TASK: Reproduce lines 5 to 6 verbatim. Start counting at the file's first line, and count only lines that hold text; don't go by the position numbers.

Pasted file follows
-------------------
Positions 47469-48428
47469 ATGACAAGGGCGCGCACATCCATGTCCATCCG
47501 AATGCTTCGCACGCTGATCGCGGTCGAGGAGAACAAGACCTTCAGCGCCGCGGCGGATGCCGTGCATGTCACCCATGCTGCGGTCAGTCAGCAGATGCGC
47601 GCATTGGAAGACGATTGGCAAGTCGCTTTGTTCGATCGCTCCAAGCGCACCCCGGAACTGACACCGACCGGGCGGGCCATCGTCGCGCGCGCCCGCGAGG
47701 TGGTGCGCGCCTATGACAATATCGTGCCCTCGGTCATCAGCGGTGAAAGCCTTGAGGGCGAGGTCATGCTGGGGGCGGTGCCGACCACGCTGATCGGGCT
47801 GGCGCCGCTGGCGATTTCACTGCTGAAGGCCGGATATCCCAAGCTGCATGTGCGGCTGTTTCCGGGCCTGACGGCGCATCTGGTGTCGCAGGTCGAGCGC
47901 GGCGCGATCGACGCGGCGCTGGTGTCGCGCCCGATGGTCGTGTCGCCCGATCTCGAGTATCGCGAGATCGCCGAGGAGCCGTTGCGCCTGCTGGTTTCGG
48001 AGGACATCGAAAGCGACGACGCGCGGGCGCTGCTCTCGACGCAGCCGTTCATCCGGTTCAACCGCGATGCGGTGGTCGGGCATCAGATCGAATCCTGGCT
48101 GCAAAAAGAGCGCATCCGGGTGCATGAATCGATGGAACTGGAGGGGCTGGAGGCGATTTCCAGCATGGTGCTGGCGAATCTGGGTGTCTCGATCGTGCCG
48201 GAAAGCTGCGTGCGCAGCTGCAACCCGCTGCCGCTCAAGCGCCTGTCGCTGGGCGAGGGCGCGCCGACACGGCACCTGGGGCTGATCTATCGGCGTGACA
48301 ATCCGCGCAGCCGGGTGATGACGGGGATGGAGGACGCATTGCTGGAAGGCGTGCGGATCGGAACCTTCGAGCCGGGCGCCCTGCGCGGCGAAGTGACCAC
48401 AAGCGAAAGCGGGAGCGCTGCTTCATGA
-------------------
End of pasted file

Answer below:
47701 TGGTGCGCGCCTATGACAATATCGTGCCCTCGGTCATCAGCGGTGAAAGCCTTGAGGGCGAGGTCATGCTGGGGGCGGTGCCGACCACGCTGATCGGGCT
47801 GGCGCCGCTGGCGATTTCACTGCTGAAGGCCGGATATCCCAAGCTGCATGTGCGGCTGTTTCCGGGCCTGACGGCGCATCTGGTGTCGCAGGTCGAGCGC